Dear Members and Contacts of the Birkbeck Graduate Research
We are delighted to share with you a call for papers for our
interdisciplinary AHRC Midlands4Cities-funded virtual seminar series, ‘Culture,
Things, and Empire’. We will be hosting 5 online Zoom seminars (20-minute
papers and 40 minutes of discussion) and 1 masterclass for all registered
participants surrounding issues and themes such as race, gender, class, and
materiality in the fields of imperial, colonial and global studies. The series
will take place between November 2020 and April 2021. Registration to attend
the seminars will also open soon here: https://culturethingsempire.wordpress.com/
I am a mature student, just beginning the second year of my
PhD in Early Modern History, so I am currently preparing my first research
chapter for my upgrade from MPhil to PhD. My research focuses on accuracy and
the value of accuracy in seventeenth-century English news sources, with
particular reference to the period between 1649 and 1685. It was always work
that was going to have some resonance in the 21st century; “fake
news” is very definitely not a modern invention.
One of my main topics looks at the 1665 Great Plague and the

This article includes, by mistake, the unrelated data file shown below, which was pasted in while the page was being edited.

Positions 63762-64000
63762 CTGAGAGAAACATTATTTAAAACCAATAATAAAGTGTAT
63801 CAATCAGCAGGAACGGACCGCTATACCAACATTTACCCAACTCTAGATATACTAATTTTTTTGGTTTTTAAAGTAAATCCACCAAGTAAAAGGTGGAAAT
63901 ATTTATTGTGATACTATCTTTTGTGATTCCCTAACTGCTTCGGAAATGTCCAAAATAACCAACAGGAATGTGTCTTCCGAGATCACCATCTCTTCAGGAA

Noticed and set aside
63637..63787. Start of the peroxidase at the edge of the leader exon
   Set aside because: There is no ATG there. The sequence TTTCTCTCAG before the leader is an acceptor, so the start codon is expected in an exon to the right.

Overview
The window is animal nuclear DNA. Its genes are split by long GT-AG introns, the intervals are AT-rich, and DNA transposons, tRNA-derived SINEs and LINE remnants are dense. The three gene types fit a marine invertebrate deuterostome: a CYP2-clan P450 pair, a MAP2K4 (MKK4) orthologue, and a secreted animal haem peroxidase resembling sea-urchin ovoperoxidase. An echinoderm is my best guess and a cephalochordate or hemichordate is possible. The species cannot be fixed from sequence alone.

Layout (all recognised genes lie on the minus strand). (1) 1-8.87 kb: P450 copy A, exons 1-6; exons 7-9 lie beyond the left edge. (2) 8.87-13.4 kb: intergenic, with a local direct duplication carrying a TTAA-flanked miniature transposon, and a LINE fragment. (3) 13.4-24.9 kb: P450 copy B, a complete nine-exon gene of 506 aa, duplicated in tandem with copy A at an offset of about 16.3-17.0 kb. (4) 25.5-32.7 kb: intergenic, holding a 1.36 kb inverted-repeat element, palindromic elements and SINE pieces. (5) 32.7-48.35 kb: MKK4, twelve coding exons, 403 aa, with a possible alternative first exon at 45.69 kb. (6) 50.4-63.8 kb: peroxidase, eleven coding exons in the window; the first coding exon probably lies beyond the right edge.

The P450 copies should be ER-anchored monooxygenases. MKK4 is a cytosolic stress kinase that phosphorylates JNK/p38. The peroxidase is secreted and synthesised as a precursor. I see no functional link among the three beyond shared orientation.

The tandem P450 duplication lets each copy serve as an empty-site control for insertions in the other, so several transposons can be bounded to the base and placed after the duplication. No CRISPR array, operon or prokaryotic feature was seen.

Fire of 1666. I am interested in whether both producers and consumers of news
approached accuracy any differently when dealing with natural disaster as
opposed to news about political, civil and military strife, of which there was
a good deal in the seventeenth century. When I decided, with my supervisor (Dr
Brodie Waddell), to make this my first research chapter, neither of us had any
idea that I would be working on it during a 21st century pandemic
and a national lockdown….. and that archive access might be a bit trickier
than normal. So many thanks are due to Brodie for advice on how to deal with
that and to all the archives and their staff that have re-opened in the past
At the start of lockdown in March 2020 I decided to keep a “Covid
journal” prompted by a number of academics I follow on twitter. I used to be a
journalist and I am trying to be a social and cultural historian, so I figured
that keeping a diary might give me some insight into those diary keepers,
commonplace book authors and letter writers whose news consumption habits I was
trying to understand.
Historians should be rightly cautious about making
comparisons between the past and the present, so I am very careful about
drawing direct comparisons.
However, despite the considerable advance in medical science